Urban building demolitions, firearm violence and drug crime
Although multiple interventions to remediate physical blight have been found to reduce urban firearm violence, there is limited evidence for demolishing vacant buildings as a violence reduction strategy. Starting in 2014, Detroit, MI launched a large-scale program that demolished over 10,000 buildings in its first 3 years. We analyzed the pre-post effects of this program on fatal and nonfatal firearm assaults and illegal drug violations at the U.S. Census block group level, using propensity score matching and negative binomial regression. Receiving over 5 demolitions was associated with a 11% reduction in firearm assaults, relative to comparable control locations, 95% CI [7%, 15%], p = 0.01. The program was associated with larger reductions in firearm assaults for the locations receiving moderate numbers of demolitions (between 6 and 12) than for locations receiving high numbers of demolitions (13 and over). No effects were observed for illegal drug violations and no evidence of spatial crime displacement was detected. These findings suggest that vacant building demolitions may affect gun violence.
KeywordsFirearm Violence Drugs Demolitions Blight remediation
The authors thank Erica Raleigh (Data Driven Detroit) and Diana Flora (Detroit Police Department) for helpful consultations regarding the property survey and police department datasets used in this analysis.
JJ conceived the project, conducted the analyses and drafted the manuscript. JJ and LM designed the model. CB, MZ and DH contributed to the interpretation of the results. All authors provided critical feedback and helped shape the research, analysis and manuscript.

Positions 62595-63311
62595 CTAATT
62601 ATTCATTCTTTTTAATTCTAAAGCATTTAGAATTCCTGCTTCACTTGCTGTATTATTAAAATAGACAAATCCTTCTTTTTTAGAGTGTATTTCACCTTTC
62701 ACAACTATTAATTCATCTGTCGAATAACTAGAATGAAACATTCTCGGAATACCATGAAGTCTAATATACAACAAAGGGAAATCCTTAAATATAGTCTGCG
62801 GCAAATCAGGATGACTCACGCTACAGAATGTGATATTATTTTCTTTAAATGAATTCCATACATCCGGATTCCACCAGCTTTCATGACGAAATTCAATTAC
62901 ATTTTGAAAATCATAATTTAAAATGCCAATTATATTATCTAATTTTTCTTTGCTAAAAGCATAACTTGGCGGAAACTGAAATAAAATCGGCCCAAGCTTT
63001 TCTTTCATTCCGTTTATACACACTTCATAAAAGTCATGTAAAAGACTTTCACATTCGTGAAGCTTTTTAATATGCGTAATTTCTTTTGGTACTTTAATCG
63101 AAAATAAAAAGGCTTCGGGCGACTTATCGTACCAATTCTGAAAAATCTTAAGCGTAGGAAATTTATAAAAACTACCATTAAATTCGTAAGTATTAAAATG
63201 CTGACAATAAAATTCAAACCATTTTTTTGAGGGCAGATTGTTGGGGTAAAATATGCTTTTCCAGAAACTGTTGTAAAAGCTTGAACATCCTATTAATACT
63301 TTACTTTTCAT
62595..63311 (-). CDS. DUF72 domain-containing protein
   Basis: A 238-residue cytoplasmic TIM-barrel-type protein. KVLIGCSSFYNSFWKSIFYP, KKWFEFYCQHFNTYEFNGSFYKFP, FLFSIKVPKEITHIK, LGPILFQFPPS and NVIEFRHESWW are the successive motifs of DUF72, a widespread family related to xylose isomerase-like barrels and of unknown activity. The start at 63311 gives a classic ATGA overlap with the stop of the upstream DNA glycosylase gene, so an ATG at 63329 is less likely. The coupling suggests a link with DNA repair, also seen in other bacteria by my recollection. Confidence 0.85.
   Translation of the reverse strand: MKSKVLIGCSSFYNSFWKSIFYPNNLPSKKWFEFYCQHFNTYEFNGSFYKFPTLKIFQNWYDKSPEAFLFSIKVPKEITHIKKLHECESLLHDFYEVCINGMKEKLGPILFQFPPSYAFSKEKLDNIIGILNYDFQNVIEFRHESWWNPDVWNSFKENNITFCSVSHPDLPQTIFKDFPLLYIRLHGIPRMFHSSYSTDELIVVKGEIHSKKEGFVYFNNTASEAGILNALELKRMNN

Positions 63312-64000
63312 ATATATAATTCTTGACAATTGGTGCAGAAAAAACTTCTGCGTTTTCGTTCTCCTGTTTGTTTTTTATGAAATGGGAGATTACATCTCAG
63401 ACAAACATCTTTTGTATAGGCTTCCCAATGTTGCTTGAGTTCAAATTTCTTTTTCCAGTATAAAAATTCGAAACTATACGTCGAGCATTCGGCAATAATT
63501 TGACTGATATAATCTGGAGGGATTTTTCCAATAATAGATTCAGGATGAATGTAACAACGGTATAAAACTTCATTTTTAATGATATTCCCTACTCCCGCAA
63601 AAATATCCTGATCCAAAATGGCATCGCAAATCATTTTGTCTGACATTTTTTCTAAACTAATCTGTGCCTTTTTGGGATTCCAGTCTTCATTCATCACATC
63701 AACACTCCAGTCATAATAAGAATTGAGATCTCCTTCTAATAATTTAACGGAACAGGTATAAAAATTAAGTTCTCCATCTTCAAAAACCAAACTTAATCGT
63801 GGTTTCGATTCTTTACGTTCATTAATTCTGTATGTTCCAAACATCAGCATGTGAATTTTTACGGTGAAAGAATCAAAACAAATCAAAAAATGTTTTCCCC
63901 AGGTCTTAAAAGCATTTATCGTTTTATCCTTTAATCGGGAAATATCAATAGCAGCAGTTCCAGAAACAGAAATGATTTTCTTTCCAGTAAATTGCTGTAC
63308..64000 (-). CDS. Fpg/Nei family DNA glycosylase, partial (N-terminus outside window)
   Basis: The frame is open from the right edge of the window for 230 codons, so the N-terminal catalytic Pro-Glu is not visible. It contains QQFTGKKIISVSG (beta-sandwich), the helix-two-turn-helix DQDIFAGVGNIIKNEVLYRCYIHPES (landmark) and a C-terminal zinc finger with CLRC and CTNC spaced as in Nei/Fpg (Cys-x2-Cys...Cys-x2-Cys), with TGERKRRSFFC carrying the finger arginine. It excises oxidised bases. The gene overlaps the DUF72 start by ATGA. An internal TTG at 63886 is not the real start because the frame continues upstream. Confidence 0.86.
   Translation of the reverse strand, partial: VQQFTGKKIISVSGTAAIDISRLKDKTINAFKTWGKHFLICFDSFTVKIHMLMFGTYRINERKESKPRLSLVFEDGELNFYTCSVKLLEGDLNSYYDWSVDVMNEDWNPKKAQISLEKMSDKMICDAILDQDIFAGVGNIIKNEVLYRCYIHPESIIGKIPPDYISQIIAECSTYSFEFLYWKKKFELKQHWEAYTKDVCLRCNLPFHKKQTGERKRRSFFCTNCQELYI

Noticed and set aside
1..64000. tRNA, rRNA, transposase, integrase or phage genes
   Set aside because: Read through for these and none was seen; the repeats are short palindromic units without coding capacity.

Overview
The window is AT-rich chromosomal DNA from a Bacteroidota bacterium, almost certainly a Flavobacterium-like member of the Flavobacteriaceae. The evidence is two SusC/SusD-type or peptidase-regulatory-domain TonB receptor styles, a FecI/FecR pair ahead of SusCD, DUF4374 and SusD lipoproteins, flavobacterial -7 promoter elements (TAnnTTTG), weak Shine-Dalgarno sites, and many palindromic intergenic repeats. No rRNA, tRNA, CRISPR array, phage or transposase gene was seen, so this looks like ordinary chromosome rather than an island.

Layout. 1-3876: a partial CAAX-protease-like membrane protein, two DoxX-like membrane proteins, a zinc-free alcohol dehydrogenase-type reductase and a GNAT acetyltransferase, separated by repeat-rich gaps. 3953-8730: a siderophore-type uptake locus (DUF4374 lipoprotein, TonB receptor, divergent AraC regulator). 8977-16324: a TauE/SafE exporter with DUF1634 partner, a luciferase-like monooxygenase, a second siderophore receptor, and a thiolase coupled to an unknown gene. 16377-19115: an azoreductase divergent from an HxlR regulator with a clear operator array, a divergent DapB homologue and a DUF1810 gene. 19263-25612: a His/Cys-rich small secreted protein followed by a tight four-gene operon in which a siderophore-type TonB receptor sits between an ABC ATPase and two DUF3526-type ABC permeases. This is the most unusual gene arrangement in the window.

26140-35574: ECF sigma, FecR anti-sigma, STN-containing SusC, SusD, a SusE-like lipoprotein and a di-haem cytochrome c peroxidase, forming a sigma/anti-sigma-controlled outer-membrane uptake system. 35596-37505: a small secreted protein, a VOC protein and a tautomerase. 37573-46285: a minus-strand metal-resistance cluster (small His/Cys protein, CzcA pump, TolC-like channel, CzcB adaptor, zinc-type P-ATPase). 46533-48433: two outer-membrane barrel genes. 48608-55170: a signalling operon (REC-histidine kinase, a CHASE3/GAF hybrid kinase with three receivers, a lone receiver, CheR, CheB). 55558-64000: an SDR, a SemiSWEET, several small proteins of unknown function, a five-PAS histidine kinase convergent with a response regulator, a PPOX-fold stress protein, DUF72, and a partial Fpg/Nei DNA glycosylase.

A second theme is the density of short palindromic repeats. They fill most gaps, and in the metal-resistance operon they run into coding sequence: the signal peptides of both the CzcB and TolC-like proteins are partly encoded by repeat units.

This work has been supported by the Firearm-safety Among Children and Teens (FACTS) Consortium (NICHD 1R24HD087149-01A1). The findings and conclusions in this report are those of the authors and do not necessarily represent the official position of the funding agency. No honoraria, grants or other form of payment were received for producing this manuscript.
Compliance with ethical standards
Conflict of interest
Jonathan Jay, Luke W. Miratrix, Charles C. Branas, Marc A. Zimmerman, David Hemenway declare that they have no conflict of interest.
Human and animal rights and Informed Consent
This article does not contain any studies with human participants or animals performed by any of the authors. The Harvard T.H. Chan School of Public Health institutional review board waived review of this study as non-human subjects research.
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